Monday, May 11, 2009

Fuga mundi, Free at Last. A Benedictine oblate blog

This blog is about how I was freed from an incorrect application of fuga mundi.

Fuga mundi (flight from the world) is sometimes used to describe the distinguishing characteristic of the monastic life as it developed long ago. For example, the excellent “RB 1980" states:

“The ascetic tradition in Christianity, on which the monastic movement is built, can of course, be traced back to the New Testament.... What distinguishes the monastic movement from the earlier tradition of asceticism within Christianity is the practice of withdrawal from society... This distinction ...provides virtually the only way of distinguishing the monastic movement from the earlier period.”1

As a former atheist until I was 37 years old and then Protestant for 20 years, many of my views about the monastic life were incorrect or placed too much emphasis on a few characteristics. For example, I had known for over 30 years that there was some kind of Catholic monastery near my home, but I thought incorrectly that no one could visit it (even if someone was foolish enough to want to), that the monks never left the monastery, and that none of the monks spoke because they had all taken a vow of silence because that’s what being a monk meant. Of course, all of that is wrong, but it illustrates the great divide existing between the real world of monastic living and the sheltered world of the uninformed — like I was.

Although I have now been a Benedictine oblate at that very same Catholic monastery for a couple of years and have a better understanding of monastic life, fuga mundi has had an unwelcome grip on my understanding of what it means to be monastic. And for the past year or so I have tried to flee its hold on my mind.

I have “felt” that fuga mundi is a term that camouflages a fuller view of monasticism, but a clear insight that set fuga mundi in its proper place in my understanding has been just beyond my reach — I have wrestled with this for a long time.

Recently I read the following article on which is an Orthodox web site. This fine article finally cleared away the last hold fuga mundi had on my thinking.

The article is “A Gospel motivation for the monastic life,” by M.C. Steenberg and it sought to answer the question of why people seek the monastic life. Here is the key part of the article:

"In the final analysis, D. Chitty's words in the Epilogue to his great work come again to mind. There are many factors for, many reasons behind the eager flight of thousands into the Egyptian deserts; yet if we are to discover the truest and most fundamental answer to the question of ‘why?', we must seek for it in ‘the search for personal holiness, the following of the Lord Jesus' in the life of the individual Christian. Perhaps the most succinct statement to this effect comes from Paul the Great:

"Abba Paul said, ‘Keep close to Jesus.'

“This is the goal of the monastic, both of ancient Egypt and of the modern day.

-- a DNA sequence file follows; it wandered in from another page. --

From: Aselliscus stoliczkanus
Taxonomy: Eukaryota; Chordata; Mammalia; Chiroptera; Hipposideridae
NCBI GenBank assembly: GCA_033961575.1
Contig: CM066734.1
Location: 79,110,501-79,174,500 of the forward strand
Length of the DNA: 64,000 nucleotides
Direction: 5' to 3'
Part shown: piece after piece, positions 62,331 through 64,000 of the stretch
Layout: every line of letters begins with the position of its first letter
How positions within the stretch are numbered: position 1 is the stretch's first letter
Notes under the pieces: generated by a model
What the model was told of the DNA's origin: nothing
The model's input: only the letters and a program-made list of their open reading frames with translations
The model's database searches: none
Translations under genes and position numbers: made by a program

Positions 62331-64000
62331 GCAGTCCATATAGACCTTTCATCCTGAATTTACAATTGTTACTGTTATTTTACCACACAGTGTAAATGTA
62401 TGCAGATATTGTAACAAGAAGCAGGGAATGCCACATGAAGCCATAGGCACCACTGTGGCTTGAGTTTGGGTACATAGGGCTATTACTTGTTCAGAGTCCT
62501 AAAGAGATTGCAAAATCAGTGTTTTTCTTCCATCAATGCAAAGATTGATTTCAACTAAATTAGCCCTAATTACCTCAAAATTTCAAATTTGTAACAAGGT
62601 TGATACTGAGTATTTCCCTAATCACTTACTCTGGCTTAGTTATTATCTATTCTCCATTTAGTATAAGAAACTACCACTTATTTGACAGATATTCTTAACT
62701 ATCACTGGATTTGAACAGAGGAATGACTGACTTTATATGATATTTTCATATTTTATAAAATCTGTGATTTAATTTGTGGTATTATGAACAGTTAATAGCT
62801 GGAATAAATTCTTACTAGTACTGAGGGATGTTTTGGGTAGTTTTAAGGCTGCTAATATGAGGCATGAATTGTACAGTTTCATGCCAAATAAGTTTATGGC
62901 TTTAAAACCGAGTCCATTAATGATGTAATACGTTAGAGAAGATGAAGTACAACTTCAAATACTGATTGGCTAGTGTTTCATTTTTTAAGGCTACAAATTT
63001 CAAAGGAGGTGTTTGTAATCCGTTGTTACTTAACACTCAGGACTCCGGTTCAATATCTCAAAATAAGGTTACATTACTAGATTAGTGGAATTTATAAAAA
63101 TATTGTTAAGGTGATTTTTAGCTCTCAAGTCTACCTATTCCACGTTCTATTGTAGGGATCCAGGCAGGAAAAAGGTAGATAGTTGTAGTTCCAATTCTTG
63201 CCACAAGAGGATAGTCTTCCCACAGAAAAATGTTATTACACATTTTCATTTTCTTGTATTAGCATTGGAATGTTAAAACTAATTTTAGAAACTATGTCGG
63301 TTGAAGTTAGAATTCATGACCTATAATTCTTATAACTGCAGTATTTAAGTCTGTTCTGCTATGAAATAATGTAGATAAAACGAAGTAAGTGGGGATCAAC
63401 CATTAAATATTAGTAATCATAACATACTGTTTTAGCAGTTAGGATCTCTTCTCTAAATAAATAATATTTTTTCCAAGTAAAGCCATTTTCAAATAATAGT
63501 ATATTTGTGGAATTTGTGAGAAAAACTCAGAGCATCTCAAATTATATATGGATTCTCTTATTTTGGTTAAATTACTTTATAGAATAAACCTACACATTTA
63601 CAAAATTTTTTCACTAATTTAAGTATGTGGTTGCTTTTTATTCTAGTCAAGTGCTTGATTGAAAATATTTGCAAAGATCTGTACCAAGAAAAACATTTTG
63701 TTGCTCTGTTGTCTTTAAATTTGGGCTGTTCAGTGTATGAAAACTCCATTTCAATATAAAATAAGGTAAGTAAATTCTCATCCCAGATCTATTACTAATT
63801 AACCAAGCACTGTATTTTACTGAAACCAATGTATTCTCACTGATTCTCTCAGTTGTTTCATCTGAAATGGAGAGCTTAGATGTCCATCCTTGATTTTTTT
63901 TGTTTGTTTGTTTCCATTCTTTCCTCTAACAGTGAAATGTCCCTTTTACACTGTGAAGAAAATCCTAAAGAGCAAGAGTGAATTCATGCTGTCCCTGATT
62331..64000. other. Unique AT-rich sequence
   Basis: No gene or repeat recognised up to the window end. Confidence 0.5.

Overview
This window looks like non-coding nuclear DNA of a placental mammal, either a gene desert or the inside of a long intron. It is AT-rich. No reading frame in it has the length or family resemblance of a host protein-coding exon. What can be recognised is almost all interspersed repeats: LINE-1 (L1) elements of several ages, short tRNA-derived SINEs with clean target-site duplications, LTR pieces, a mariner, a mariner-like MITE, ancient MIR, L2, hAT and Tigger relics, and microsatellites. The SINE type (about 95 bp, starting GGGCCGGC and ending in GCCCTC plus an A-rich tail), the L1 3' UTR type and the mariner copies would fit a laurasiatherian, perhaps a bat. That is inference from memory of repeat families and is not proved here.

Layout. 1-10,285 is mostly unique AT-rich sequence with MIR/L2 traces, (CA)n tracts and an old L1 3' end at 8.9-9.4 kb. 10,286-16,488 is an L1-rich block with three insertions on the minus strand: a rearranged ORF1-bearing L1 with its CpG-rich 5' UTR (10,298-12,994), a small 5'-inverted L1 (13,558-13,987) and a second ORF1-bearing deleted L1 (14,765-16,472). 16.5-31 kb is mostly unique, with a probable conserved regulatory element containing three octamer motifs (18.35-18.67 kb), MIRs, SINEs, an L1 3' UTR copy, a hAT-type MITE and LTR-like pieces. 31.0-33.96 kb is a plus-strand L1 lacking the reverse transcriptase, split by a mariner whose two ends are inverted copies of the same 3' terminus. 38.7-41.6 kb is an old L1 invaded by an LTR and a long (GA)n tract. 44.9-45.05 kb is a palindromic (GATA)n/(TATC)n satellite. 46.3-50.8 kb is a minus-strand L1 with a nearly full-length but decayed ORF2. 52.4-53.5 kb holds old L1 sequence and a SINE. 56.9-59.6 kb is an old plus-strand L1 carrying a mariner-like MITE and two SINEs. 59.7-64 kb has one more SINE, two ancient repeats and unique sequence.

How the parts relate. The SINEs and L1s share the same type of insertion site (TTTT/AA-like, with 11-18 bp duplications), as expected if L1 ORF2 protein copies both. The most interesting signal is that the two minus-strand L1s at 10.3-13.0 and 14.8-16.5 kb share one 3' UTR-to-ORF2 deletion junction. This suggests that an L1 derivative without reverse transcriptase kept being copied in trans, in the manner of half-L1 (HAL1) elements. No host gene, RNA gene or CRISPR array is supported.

“In closing, a short story from my own experience. I met with an old monk and spiritual mentor some years ago, and our conversation quickly turned to the monastic life. I said to him, ‘Father I don't know if I am ready to become a monk; I don't know if I can so easily run away from the world.' He replied, ‘No, indeed you are not ready. No one is ready for the tonsure until they stop seeing it as running away from the world, and start seeing it as running toward Jesus Christ.'”

Amen, Jesus, a good place to start and finish.


Picture is "Start | Finish at Madison St. at the Giro di Burnaby," by sillygwailo

1. “RB 1980,” page 4 and footnote 3. I have understood the limited purpose of the RB 1980 quote for some time as a result of my reading of the “Life of Anthony,” 11 (“Vita Anton.” 11) by Athanasius:

“He goes to the desert and overcomes temptations on the way.

“11. And on the day following he went forth still more eagerly bent on the service of God and having fallen in with the old man he had met previously, he asked him to dwell with him in the desert. But when the other declined on account of his great age, and because as yet there was no such custom, Antony himself set off forthwith to the mountain. And yet again the enemy seeing his zeal and wishing to hinder it, cast in his way what seemed to be a great silver dish. But Antony, seeing the guile of the Evil One, stood, and having looked on the dish, he put the devil in it to shame, saying, 'Whence comes a dish in the desert? This road is not well-worn, nor is there here a trace of any wayfarer; it could not have fallen without being missed on account of its size; and he who had lost it having turned back, to seek it, would have found it, for it is a desert place. This is some wile of the devil. O thou Evil One, not with this shall you hinder my purpose; let it go with you to destruction. Acts 8:20 ' And when Antony had said this it vanished like smoke from the face of fire.”


  1. I think fuga mundi boils down to being an interior state of non-attachment to the so-called "real world"--the constant striving for various bourgeois prizes. Being "in the world but not of the world". This is often referred to in the monastic literature. so you can be in the thick of things and still practice fuga mundi in your mind and heart.

  2. Joe,

    Thanks for the comment. I try to develop a monastic soul as a goal of my oblate life.